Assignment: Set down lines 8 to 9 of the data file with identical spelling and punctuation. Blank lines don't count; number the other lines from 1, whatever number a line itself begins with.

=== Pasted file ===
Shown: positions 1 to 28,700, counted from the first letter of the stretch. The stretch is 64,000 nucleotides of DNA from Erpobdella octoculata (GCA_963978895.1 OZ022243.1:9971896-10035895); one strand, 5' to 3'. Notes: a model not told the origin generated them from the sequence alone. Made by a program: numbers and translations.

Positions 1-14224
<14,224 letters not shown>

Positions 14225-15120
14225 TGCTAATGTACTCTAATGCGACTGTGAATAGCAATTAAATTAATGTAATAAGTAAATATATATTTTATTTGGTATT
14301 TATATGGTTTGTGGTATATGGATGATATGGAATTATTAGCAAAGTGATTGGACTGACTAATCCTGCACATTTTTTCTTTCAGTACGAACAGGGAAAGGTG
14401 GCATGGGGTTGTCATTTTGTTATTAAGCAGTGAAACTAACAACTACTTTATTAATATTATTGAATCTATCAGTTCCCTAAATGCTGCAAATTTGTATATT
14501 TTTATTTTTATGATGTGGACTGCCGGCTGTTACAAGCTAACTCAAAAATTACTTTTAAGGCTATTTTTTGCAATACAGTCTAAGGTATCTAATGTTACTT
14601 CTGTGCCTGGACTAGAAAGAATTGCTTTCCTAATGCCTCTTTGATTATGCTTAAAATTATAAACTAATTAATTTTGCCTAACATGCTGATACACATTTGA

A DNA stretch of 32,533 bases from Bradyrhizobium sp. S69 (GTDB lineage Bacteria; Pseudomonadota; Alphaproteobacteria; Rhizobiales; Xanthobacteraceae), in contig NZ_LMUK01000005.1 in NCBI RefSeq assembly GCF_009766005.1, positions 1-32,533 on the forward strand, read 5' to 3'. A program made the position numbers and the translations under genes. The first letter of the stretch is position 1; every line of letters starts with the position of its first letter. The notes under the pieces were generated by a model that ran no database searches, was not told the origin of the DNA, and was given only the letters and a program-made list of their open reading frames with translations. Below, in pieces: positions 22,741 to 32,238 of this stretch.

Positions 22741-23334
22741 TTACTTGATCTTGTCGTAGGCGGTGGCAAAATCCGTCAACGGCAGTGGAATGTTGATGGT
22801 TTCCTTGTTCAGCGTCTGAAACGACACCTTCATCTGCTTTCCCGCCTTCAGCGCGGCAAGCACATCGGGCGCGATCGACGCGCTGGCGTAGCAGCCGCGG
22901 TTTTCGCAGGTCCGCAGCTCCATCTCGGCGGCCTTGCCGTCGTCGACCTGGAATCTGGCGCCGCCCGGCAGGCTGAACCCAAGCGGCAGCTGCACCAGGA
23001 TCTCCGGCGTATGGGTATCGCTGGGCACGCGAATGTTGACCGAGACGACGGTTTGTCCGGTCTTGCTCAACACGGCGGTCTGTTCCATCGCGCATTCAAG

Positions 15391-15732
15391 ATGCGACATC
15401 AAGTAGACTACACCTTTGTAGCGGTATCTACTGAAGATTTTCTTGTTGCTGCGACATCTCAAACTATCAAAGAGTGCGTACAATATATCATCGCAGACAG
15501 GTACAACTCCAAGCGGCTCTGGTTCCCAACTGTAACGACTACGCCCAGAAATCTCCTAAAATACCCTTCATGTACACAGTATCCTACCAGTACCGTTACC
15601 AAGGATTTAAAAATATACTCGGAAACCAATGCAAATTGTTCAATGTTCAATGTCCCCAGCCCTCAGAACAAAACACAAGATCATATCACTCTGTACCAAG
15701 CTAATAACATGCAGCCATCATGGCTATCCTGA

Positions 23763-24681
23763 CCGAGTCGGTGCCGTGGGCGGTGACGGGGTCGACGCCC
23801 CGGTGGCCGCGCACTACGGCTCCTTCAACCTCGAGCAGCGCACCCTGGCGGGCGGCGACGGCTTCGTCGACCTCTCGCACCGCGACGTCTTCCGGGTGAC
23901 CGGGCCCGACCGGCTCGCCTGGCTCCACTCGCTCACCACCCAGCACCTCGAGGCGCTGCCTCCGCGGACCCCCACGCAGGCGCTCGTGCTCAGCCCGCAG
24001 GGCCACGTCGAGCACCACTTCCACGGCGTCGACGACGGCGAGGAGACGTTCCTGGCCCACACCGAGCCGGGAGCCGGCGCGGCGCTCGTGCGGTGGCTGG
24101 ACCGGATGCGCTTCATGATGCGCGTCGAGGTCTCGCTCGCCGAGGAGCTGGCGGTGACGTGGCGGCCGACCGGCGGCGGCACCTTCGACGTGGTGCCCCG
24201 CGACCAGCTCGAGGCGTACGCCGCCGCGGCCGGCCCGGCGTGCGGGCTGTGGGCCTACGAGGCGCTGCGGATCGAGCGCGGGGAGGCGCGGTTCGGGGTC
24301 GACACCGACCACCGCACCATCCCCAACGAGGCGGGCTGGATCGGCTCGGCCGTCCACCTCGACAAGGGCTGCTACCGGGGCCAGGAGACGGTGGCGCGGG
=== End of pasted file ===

14501 TTTATTTTTATGATGTGGACTGCCGGCTGTTACAAGCTAACTCAAAAATTACTTTTAAGGCTATTTTTTGCAATACAGTCTAAGGTATCTAATGTTACTT
14601 CTGTGCCTGGACTAGAAAGAATTGCTTTCCTAATGCCTCTTTGATTATGCTTAAAATTATAAACTAATTAATTTTGCCTAACATGCTGATACACATTTGA